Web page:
February 9, 2012

California Carnivores Sarracenia Bare Root Sale

Last year I posted about the amazing sale at California Carnivores, and they're offering this special price again!  $7.75/rhizome!  If you haven't grown Sarracenia before, you should definitely get one of these bad boys at a totally awesome price.  The rhizomes I received last year were HUGE and produced wonderful plants.

If you're new to growing carnivorous plants, it's dead easy especially with Sarracenia. I generally follow Peter D'Amato's advice when it comes to potting plants.  I use 1 gallon plastic nursery pots with the bottom lined with sphagnum to prevent the fine potting mix from flushing out, and I keep the pot in another plastic tub filled with rain water.

Potting Soil Ratio Test
Last year I experimented with a few different soil mixes, and the one I liked the best was 50% peat moss, 25% sand, and 25% perlite.  It did just as well as the old tried-and-true 50% peat moss and 50% sand, and the plants did far better than the 50% peat moss and 50% perlite.  The advantage of the perlite is weight, and it's much easier to wash perlite than sand.  Even though there was still sand involved, it really did help having less of it.  I also did a few pots of 100% sphagnum, and it didn't really work all that well for me.

I get a block of peat moss without any added fertilizer and do a few washes with tap water and a final wash of rain water.  I do the same with the sand (I use play sand) and perlite (careful not to buy "enhanced" perlite with fertilizer) until the water washes clear and then a final rinse of rain water.  The goal is to keep the mix as malnourished as possible.  I keep all three ingredients separate until I'm ready to mix.  Once everything's washed properly, I mix in a shallow tub, stuff soaked sphagnum in the pot's drainage holes, and glop the mix in the pot.  Then I'm ready to plant the pots.  The rhizomes were a bit odd to plant, but you generally plant them slightly submerged in the potting soil.  Thankfully they come with instructions.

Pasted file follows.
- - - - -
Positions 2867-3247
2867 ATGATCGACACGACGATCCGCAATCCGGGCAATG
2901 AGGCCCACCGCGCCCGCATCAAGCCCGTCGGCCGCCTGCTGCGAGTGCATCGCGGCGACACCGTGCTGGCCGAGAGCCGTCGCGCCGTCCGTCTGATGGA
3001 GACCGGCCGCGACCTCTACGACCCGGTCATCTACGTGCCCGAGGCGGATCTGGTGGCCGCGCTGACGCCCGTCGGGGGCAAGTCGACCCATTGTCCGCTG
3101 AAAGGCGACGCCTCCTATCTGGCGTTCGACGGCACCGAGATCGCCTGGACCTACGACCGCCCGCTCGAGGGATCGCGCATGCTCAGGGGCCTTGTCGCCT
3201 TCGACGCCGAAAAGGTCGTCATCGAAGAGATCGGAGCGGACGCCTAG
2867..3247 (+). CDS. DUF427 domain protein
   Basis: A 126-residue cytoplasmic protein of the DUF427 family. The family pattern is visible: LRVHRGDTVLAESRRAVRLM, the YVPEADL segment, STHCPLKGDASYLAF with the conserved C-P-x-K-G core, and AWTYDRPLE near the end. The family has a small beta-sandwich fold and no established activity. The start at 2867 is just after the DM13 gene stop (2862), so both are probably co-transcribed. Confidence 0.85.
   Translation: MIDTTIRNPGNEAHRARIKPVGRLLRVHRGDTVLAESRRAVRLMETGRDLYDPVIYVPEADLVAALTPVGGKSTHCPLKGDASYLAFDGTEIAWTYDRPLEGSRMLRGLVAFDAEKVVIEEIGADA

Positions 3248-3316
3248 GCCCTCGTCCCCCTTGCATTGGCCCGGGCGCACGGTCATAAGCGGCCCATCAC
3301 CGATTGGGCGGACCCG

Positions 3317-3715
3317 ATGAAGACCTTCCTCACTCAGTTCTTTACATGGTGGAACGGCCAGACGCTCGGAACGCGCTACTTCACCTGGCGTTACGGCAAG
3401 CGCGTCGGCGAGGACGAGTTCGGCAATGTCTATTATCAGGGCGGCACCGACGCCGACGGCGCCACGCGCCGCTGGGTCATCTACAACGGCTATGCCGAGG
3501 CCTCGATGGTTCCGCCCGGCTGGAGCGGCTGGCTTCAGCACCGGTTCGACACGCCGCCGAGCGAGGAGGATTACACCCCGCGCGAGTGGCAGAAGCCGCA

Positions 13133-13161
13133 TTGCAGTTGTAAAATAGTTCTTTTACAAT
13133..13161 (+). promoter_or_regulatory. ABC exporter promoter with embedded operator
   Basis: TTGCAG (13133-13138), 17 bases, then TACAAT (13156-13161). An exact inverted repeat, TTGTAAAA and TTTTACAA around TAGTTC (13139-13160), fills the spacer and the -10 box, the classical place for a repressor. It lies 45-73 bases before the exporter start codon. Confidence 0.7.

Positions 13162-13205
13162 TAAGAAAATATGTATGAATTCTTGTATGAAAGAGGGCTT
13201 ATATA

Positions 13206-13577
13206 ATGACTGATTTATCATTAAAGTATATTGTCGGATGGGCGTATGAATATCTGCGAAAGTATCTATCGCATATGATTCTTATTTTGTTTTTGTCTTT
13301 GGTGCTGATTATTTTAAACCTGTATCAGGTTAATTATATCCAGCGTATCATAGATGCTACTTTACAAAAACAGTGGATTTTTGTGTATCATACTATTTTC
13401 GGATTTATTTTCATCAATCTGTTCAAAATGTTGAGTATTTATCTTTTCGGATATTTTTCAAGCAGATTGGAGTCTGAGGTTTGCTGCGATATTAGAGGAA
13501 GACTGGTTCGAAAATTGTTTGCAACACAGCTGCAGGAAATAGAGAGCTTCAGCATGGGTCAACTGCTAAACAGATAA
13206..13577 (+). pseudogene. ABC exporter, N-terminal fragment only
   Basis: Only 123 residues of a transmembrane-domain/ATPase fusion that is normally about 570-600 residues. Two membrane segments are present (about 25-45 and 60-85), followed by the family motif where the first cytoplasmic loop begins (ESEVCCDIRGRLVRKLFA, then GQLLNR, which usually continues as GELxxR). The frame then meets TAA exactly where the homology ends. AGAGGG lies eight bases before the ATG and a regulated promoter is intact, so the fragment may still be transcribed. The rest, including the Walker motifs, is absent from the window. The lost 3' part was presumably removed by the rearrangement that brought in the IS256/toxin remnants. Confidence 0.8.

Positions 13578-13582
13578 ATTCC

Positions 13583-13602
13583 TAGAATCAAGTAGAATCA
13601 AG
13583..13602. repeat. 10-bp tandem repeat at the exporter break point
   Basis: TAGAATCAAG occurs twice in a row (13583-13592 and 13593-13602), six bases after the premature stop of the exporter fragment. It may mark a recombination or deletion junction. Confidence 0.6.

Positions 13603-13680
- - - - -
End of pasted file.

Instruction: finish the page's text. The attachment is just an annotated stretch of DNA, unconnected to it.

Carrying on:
And just in case it helps any Austinites, the water I get from the city is fine to use from what I've seen, but of course, it's best to go with straight rain water.  And don't fret about water use with these plants.  Since they sit in water, they only need to be topped off every once in a while.  They used surprisingly very little water.  I watered my rosemary more than my Sarracenia!

Hope you give it a try!


  1. Wait -- they sell perlite with fertilizer added? Why on earth would anybody want that?

    1. They certainly do! I know Miracle-Gro offers such a product, but it works well with bulbs grown only in perlite from my experience. I have a few amaryllis growing only in the stuff. I had to do some leg work to find inexpensive perlite without fertilizer and managed to get a giant bag for $30 at a local hydroponic store.


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